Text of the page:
At the Feet of the Goddess: Yeats’s Love Poetry and the Feminist Occult

  • Elizabeth Butler Cullingford

Abstract

Yeats’s early poetry consistently deploys the traditional romance structure of elevation and abasement: the mistress is above and the lover is at her feet. “He Wishes for the Cloths of Heaven” is paradigmatic:

Had I the heavens’ embroidered cloths,

Enwrought with golden and silver light,

The blue and the dim and the dark cloths

Of night and light and the half-light,

I would spread the cloths under your feet:

But I, being poor, have only my dreams.

I have spread my dreams under your feet;

Tread softly because you tread on my dreams;

(VP 176)

Elaborate repetition and consonantal patterning establish the cloths of heaven as both the starry skies and the costly blue vestments of a priest dedicated to the Virgin Mary. Expensive formal and imagistic embroidery, however, is beyond the means of the “poor” poet, who resorts to chivalric gesture, spreading his dreams under the feet of his goddess as Raleigh spread his cloak over the puddle for Queen Elizabeth.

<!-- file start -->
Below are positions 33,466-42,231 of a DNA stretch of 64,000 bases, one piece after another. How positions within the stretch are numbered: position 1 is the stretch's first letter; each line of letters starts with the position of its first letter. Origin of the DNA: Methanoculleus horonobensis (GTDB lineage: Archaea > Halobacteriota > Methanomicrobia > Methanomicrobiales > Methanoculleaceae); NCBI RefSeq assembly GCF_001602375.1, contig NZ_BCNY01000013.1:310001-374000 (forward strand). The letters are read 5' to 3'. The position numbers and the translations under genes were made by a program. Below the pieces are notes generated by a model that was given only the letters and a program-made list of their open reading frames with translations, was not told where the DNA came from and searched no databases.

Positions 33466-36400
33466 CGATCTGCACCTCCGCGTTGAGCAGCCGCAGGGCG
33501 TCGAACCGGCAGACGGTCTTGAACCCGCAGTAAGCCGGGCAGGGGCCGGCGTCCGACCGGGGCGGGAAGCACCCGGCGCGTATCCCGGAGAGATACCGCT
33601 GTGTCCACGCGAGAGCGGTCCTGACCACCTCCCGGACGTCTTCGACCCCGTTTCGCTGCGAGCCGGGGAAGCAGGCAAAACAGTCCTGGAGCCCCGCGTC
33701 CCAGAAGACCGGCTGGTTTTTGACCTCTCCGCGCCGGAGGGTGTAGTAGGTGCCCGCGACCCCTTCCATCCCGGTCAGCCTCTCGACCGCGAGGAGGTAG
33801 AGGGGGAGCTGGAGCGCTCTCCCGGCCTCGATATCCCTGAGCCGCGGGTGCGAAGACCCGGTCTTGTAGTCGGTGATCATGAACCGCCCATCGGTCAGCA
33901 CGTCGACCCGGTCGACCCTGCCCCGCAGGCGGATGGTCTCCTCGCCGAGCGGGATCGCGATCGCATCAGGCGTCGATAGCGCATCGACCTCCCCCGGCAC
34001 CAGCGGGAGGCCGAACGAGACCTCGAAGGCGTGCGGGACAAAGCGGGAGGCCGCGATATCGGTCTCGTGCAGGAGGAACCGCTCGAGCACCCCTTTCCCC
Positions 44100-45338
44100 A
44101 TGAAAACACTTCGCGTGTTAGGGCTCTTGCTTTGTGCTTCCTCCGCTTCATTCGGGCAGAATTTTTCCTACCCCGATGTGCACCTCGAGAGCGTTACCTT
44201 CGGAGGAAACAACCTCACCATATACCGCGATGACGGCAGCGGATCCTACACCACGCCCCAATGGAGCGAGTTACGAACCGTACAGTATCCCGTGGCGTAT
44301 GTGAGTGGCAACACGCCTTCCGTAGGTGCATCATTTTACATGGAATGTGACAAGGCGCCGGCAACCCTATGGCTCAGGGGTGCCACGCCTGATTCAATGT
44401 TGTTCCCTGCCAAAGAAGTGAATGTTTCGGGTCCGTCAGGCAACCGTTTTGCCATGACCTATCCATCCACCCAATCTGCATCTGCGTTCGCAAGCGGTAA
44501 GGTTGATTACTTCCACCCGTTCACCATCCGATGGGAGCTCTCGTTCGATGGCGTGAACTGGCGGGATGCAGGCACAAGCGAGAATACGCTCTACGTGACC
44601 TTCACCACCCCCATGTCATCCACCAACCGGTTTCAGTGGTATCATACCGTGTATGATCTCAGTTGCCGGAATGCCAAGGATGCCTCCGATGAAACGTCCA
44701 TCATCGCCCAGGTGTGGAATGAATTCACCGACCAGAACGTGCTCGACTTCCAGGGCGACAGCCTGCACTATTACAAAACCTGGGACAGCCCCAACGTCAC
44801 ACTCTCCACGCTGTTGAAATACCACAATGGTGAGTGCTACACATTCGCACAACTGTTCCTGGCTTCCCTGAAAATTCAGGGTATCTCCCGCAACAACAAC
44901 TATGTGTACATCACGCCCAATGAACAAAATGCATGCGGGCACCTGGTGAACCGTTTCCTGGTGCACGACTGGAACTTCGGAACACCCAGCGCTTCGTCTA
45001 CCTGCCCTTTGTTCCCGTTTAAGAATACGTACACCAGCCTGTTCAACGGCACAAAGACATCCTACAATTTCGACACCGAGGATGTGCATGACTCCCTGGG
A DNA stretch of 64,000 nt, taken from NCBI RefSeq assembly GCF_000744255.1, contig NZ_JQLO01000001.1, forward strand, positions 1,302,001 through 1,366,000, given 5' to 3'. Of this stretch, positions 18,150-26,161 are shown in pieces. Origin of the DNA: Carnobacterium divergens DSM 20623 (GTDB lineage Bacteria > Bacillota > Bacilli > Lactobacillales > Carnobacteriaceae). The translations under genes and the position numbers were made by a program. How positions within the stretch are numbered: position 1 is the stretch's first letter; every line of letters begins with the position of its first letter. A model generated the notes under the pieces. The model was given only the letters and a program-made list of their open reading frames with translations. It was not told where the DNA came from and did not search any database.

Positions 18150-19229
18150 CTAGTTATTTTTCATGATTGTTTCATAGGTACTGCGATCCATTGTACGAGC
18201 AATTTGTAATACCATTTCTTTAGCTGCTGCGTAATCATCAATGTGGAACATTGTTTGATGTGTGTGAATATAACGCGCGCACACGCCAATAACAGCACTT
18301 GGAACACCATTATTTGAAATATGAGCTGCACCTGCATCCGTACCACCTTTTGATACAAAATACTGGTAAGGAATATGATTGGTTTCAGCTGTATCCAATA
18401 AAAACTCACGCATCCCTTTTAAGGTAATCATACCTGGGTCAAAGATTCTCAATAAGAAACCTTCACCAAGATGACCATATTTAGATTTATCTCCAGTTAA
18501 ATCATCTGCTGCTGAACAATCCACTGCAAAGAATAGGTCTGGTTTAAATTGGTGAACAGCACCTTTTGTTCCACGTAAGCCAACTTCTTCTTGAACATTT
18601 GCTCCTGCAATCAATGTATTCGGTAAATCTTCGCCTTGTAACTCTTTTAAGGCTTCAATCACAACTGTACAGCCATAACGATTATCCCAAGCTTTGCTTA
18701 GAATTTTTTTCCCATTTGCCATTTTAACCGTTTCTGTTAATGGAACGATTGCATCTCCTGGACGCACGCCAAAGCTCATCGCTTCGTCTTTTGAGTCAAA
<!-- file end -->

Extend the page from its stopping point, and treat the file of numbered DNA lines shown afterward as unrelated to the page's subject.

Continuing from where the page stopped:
Keywords

Dust Foam Decid Heroine Alan 

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Notes

  1. 2.
    Yeats noted when reading this poem for audiences that the sympathy it demands was not in fact granted. He described it as an example of how to lose a woman, while “The Cap and Bells” was an example of how to win one. See Joseph Hone, W. B. Yeats, 1865–1939, 2nd edn (London: Macmillan, 1962) p. 321.Google Scholar
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    David Bleich argues that, while men and women read prose fiction differently, “both sexes read lyric poetry similarly” because they perceive and respond to the “voice” of the lyric poet in the same way — Gender and Reading, ed. Patrocinio P. Schweickart (Baltimore: Johns Hopkins University Press, 1986) p. 239. His arguments seem to me suggestive but supported by insufficient empirical evidence. We might interpret the similar readings reported by Bleich as evidence of the superior power of the lyric genre to control and determine the uses to which it is put: to prevent, in fact, questions such as my own.Google Scholar
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© Deirdre Toomey 1997

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  • Elizabeth Butler Cullingford

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